Scientists often become immersed in their data, and sometimes even lost. The AlloSphere, a unique virtual reality environment at the University of California, Santa Barbara, makes this easier by turning large data sets into immersive experiences of sight and sound. Inside its three-story metal sphere researchers can interpret and interact with their data in new and intriguing ways, including watching electrons spin from inside an atom or "flying" through an MRI scan of a patient's brain as blood density levels play as music.

Housed in a 5,760-square-meter space in the California NanoSystems Institute building, the AlloSphere is essentially a house-size digital microscope powered by a supercomputer. Its outer chamber is a cube covered with sound-absorbing material, making it one of the largest near-anechoic (nonechoing) spaces in the world. Inside are two joined hemispheres of perforated aluminum that contain a suspended bridge.

More than 500 audio elements—woofers, tweeters and the like—are suspended in rings just outside the hemispheres. High-resolution video projectors can project images across the entire inner surface. The result is something far beyond other virtual reality systems such as a Cave Automatic Virtual Environment (CAVE) or a planetarium: 360 degrees of sounds and images in a chamber large enough to hold 30 or more researchers at once.

"It's a place where you can use all of your senses" to find new patterns in data, says JoAnn Kuchera-Morin, the AlloSphere's director. "You can almost say researchers are shrunk down to the size of their data, immersed at a perceptual level." Trained as an orchestral composer and director of the school's Center for Research in Electronic Art Technology (CREATE), she designed the AlloSphere to straddle the line between art and science. Still, she emphasizes that it is a real research instrument, not a virtual-reality environment for entertainment.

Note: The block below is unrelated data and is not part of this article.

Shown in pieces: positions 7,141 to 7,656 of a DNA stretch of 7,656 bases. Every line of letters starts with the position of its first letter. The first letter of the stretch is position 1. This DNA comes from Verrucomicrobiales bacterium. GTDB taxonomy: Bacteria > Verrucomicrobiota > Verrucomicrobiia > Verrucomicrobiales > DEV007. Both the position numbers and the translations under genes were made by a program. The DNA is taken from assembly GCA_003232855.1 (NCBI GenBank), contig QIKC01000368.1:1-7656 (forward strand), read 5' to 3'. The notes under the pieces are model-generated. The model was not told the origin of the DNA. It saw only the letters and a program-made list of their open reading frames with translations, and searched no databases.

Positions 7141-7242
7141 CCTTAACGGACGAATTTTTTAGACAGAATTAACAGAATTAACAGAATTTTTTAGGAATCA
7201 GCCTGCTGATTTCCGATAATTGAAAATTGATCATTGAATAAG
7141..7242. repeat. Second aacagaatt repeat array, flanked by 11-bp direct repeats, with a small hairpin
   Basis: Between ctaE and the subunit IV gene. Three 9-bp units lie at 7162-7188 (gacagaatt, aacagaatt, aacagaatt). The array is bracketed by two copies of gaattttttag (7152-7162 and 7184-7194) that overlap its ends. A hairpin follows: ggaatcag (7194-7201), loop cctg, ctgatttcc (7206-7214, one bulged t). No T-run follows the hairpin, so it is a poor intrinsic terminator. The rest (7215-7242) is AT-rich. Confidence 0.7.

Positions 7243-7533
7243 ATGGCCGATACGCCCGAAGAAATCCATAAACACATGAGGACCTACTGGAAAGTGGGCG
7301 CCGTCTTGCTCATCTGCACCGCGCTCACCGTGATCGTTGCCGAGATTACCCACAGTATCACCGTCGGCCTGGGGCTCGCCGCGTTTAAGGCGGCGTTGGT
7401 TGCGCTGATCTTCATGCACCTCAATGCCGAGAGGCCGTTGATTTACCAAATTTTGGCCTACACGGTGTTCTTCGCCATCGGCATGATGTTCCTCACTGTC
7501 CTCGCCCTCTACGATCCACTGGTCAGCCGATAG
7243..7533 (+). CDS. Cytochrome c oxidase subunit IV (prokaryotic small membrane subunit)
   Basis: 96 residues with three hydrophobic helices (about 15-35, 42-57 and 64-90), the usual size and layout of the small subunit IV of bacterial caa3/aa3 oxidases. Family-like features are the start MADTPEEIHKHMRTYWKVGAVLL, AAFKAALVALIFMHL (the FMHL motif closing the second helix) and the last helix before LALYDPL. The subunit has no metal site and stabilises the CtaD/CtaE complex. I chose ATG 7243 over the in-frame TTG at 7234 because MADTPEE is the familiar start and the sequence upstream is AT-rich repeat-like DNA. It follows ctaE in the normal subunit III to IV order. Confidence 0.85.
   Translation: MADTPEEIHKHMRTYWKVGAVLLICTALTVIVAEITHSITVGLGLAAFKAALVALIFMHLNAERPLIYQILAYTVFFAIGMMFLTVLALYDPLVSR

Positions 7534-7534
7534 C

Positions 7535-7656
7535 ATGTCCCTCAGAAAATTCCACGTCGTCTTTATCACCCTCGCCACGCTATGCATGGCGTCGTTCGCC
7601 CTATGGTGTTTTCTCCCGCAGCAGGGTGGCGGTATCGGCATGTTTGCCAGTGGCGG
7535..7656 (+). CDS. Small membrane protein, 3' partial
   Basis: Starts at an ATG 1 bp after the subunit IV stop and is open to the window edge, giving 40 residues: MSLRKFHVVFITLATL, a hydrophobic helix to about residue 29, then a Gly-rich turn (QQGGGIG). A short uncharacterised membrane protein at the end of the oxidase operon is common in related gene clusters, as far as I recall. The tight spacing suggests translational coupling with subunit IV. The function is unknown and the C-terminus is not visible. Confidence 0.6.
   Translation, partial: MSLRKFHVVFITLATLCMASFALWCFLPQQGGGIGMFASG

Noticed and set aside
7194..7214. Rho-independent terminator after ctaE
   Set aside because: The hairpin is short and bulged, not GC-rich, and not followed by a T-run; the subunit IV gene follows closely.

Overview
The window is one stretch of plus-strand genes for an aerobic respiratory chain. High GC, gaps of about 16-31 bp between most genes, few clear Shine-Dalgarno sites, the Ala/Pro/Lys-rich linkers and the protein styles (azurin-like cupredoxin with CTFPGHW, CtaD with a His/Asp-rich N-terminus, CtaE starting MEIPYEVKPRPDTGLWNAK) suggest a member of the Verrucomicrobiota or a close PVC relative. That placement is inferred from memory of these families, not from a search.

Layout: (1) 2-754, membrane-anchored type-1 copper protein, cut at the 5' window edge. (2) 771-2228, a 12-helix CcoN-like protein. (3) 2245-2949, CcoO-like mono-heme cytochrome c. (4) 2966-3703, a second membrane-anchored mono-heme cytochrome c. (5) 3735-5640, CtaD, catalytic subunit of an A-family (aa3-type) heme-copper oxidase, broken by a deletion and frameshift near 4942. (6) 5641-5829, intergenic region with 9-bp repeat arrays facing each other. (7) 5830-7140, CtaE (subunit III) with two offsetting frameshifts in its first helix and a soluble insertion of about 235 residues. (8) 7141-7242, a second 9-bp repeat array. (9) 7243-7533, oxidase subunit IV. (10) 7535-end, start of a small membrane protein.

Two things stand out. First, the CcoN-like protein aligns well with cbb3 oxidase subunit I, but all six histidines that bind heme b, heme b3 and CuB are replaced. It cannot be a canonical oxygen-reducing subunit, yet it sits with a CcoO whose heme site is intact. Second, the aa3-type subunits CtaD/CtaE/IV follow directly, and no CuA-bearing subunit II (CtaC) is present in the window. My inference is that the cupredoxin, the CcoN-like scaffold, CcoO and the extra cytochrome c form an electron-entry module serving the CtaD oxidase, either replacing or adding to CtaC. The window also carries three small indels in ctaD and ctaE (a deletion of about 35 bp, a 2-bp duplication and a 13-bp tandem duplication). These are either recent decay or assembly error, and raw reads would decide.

The bridge is often crowded with physicists, engineers, computer scientists and artists working on projects for weeks or months at a time. Researchers interact with their data, which can be streamed live, using 3-D glasses, special wireless controllers, and sensors embedded in the bridge's railings. (Gesture control and voice recognition are in the works.)

Chris Van de Walle, a professor in U.C. Santa Barbara's Materials Department, has been studying conductivity in a class of materials called transparent conductors, used in solar cells to let in as much light as possible. Inside the AlloSphere, researchers such as Van de Walle use a joystick to maneuver through three-dimensional constellations of the oxygen, hydrogen and zinc atoms (linked by a complex lattice of chemical bonds) that make up these conductors.

"You really feel like you're standing inside a crystal of zinc oxide," Van de Walle says. "You see a hydrogen atom, you see the electron clouds around it. It feels very real."

August saw the start of a project to visualize measurements of the background radiation of the universe made by the European Space Agency's Planck satellite, launched in May. Viewers can see the microwave residue from the big bang "painted" across the sphere of the sky, and—after the data are translated for human ears—hear a version of what the early universe may have sounded like.

Another ongoing project is attempting to model the time-dependent Schrödinger equation, which describes the electron's changing quantum states. Luca Peliti, a professor of statistical mathematics at of Italy's University of Naples–Frederico II, says that visualizing electron orbitals in the AlloSphere far outstrips regular 2-D projections. "Every time we come up with an idea and try it, the result is unexpected," he says. "I think we are just scratching the surface of what can be done with the AlloSphere—not because the instrument is lacking, but because we lack the ideas to exploit all its possibilities."

Although the instrument has been operating since 2007, its systems are continually being developed and upgraded. In a year the school plans to have it operating at levels approaching the limits of our perception of actual reality: a visual resolution of 24 million pixels [on the entire surface] and a full 512-channel sound system that will make it seem "like a bird is flying around your head," Kuchera-Morin says. "All of the scientists we are working with believe that representing their data [with the AlloSphere] will lead to the possibility of new discoveries."

In a way, the AlloSphere's main value may be as a communications device, Van de Walle says. "Being able to demonstrate to scientists as well as nonscientists what we are actually working on instead of just talking about it—being able to actually show somebody what it looks like—makes a big impression," he says. "Sometimes I feel a little like Carl Sagan."